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Staff Clinician zeinw@nei.nih.gov

(Click on the name of the Section to see its activities)

Section/Unit Contact E-mail Phone Number
Unit on Ocular and Stem Cell Translational Research Kapil Bharti, Ph.D. kapilbharti@nei.nih.gov 301-451-9372
Section on Pediatric, Developmental and Genetic Ophthalmology Brian Brooks, M.D., Ph.D. brooksb@nei.nih.gov 301-496-3577
Ophthalmic Molecular Genetics Section J. Fielding Hejtmancik, M.D., Ph.D. f3h@helix.nih.gov 301-496-8300
DNA Diagnostics Laboratory Xinjing Wang, M.D., Ph.D. Wangx6@nei.nih.gov 301-435-4568
Visual Function Brett Jeffrey, Ph.D. jeffreybg@nei.nih.gov 301-402-2391
eyeGENE® Santa Tumminia, Ph.D. eyeGENEinfo@nei.nih.gov 301-435-3032


Research Overview

As a center of excellence for clinical investigation, basic research and treatment of heritable ocular disorders, the Branch aims to understand developmental, genetic, molecular and cellular aspects of ocular biology in health and disease and to enable, broaden, and strengthen basic and translational science throughout NEI. An overarching goal is to identify the underlying genes, genetic networks, and drug targets in disease and to utilize this knowledge to increase understanding of vision biology and for the rational development of successful therapeutic interventions to slow or reverse disease progression.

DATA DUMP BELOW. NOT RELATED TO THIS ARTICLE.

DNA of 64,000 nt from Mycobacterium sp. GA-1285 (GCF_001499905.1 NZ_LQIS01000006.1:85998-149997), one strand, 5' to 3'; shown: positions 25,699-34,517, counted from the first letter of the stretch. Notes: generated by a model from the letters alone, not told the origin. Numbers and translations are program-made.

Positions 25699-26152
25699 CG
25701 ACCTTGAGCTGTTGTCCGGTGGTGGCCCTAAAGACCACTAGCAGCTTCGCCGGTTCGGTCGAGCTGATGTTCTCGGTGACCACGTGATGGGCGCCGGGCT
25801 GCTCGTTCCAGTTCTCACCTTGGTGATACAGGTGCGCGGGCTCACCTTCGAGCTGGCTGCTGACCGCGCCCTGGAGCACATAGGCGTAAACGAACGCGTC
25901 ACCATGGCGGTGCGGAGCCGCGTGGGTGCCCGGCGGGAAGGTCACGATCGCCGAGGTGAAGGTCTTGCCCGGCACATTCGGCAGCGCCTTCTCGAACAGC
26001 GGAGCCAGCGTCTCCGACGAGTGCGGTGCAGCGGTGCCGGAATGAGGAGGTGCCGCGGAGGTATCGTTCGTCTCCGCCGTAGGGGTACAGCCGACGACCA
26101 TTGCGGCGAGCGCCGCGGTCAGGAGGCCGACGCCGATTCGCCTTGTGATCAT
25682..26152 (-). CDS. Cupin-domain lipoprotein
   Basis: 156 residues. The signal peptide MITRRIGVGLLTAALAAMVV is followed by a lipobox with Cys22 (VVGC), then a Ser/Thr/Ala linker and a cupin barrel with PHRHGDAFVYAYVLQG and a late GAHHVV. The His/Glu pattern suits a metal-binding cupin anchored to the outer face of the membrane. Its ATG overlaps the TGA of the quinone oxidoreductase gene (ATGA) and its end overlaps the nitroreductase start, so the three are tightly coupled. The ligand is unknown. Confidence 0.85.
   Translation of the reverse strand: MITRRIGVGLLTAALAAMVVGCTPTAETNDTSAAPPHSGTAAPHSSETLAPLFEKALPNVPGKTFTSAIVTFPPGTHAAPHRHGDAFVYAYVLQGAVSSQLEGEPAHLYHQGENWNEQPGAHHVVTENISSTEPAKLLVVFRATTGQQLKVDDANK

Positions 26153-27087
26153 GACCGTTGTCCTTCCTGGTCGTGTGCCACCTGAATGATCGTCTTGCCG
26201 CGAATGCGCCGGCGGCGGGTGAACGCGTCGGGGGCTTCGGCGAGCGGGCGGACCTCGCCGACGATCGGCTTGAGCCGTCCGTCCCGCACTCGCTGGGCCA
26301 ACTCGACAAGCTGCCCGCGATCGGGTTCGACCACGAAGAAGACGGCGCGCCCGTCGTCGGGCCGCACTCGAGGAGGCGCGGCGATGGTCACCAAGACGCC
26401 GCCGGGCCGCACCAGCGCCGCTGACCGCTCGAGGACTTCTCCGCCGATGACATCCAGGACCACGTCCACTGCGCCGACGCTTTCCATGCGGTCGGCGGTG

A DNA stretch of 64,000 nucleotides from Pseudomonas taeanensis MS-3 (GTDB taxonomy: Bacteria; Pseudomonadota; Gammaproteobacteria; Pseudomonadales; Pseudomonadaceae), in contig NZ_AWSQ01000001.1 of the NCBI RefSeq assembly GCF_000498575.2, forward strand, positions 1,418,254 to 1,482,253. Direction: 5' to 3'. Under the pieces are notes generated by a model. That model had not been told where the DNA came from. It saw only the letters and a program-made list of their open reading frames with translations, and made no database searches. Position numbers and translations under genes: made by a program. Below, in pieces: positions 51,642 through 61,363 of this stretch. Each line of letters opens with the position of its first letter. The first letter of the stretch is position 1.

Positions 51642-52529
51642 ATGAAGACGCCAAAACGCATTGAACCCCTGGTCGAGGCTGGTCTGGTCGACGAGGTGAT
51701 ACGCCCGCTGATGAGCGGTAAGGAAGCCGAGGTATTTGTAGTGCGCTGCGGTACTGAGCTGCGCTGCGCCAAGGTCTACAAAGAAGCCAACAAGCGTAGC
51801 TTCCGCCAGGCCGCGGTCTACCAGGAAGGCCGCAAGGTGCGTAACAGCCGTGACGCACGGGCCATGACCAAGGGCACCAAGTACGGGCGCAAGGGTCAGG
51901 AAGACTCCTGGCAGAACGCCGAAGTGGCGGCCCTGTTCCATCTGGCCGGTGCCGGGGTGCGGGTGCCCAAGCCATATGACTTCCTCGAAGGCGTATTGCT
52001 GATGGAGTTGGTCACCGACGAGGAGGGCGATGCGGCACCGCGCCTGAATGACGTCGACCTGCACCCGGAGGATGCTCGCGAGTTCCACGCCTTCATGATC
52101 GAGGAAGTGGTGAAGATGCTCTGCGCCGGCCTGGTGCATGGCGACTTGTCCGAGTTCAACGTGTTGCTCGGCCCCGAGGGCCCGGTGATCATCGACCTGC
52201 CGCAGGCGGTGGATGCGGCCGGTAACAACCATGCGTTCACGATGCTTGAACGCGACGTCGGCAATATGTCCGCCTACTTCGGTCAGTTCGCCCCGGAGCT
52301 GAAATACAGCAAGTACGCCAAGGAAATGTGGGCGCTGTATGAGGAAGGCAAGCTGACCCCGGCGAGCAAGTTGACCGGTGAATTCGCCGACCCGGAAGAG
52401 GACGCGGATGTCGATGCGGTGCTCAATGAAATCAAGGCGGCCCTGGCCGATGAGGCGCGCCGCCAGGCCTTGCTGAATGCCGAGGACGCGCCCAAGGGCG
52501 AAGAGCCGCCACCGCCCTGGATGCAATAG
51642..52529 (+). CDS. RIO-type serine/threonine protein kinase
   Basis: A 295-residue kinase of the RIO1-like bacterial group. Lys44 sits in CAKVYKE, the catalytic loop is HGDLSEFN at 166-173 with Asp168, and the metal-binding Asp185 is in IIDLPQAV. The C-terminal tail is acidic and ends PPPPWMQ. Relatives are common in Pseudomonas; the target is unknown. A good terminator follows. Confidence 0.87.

The Ophthalmic Genetics Branch has a team of skilled and devoted clinician scientists, molecular geneticists, genetic counselors, and technologists, who have at their disposal a strong array of clinical and molecular genetic diagnostic tools for the investigation of families and patients with inherited retinal disorders. Over many years of clinical research, the Branch has compiled an impressive database of patients with fully characterized phenotypic information on a host of heritable ocular disorders. These disorders are amenable to further molecular genetic analysis and to future treatment protocols.

The Branch also provides:

  • Targeted clinical protocols for heritable ocular disorders.
  • A research infrastructure that supports the investigation and molecular genetic diagnosis of heritable ocular diseases. Part of that activity includes oversight of the National Ophthalmic Disease Genotyping and Phenotyping Network (eyeGENE®) established by NEI.
  • Training opportunities in the basic and clinical sciences for the next generation of vision scientists in the investigation and treatment of inherited ocular disorders.

Some of the Branch’s research interests include:

  • ABCA4 Retinopathy